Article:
It isn’t true, though. Not really.

Humans, by nature, need companionship. We crave it. We want it with every fiber of our being, and yet … sometimes we reject it. Sometimes, even when a friend comes knocking, we fail to answer the door. When a hand reaches out in the dark, we see it – and turn the other way.

Many of us … struggle with feeling valid. [But] it’s possible to be wrong.

I used to wonder about this. I used to think that loneliness could be a kind of strength, a measure of how deep my depression ran. That, somehow, being alone meant I was validated in my despair, that it was … okay, I guess, to feel so miserable. And I would see overtures from friends and family, and I would actively push them away, driving them off like rats with a stick.

I used to wonder why I was like this. Why on earth did I reject others’ attempts to help me? Why did I want to be alone?

The answer, I believe, lies in the belief of self-worth. Many of us, especially here on this blog, struggle with feeling valid, with believing that we’re worth something. Something deep inside triggers us into feeling that, no matter what, we don’t deserve the love of friends, family, colleagues … that, simply put, we aren’t worth the effort.

I know this feeling all too well. It once was bad enough that I remember thinking that I was punishing the world simply by being alive – that the air I was breathing would be better suited to someone else. I wanted to die, not only because of the depth of my misery, but because it somehow felt that it would be fairer to those around me to just not have to worry about me anymore.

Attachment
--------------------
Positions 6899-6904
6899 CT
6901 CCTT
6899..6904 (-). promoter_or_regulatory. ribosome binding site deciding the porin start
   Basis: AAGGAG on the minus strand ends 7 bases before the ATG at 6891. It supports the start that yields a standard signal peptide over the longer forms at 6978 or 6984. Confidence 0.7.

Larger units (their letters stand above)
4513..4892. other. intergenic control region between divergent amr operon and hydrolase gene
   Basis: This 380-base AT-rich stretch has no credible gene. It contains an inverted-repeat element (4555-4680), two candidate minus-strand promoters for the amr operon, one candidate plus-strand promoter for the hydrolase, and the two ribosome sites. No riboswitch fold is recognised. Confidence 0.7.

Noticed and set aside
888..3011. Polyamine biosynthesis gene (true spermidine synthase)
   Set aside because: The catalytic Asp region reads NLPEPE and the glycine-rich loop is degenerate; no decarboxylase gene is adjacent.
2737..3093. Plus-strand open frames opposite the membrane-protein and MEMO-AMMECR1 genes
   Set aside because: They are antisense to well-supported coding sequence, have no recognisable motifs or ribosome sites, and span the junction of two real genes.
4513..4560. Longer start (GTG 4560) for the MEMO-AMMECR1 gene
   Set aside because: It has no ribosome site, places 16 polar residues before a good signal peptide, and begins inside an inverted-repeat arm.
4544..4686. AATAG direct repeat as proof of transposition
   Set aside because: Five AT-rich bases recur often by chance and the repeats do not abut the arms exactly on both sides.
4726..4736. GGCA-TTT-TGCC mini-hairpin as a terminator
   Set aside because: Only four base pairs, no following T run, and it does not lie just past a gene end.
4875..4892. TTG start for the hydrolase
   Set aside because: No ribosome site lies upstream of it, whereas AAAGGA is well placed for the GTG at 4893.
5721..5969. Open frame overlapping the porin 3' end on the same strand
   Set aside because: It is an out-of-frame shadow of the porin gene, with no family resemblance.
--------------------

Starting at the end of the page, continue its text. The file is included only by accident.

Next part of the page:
But here’s what I’ve learned over the years. What you feel doesn’t change how others feel. Your beliefs don’t affect those of the people around you. And it’s possible to be wrong.

You see, from the moment you’re born to the moment you die, there are people who care about you. And the don’t care because they must – they care because they want to. There are, of course, varying levels of care, based on the feelings of sadness and hurt when you suffer, but there are so many, many more people in the world that care about you than you know.

Because every single word you utter, every sentence you type, every glance you give, affects the people you know – and sometimes the people you don’t. I don’t know you – we’ve never met – but I care. James here at The Bipolar Writer cares – for crying out loud, he’s even offered his phone number publicly! And believe me that the people who do know you care even more.

I attended a funeral last year for a friend of mine. If I’m honest (I hope he forgives me), he was no one special. He didn’t write books; he didn’t make movies. He wasn’t famous. Sometimes he was depressed; sometimes he didn’t want to carry on, especially towards the end. But he did; he powered through his cancer until the bitter end, because he wasn’t alone. And nowhere was this more evident than at the outpouring of love at his funeral. Yes, there were tears – but more than that, there were laughs, and good memories, and a sense of companionship between the rest of us who live: brought together by one person.

So what I’m trying to say here is simple: you’re not the only one to suffer. And you aren’t alone in your suffering. Every one of us here at The Bipolar Writer has, in one fashion or another, been in your shoes; we know what it’s like. We care. So do many. And the community James has built here should help you understand this simple idea:

You aren’t alone.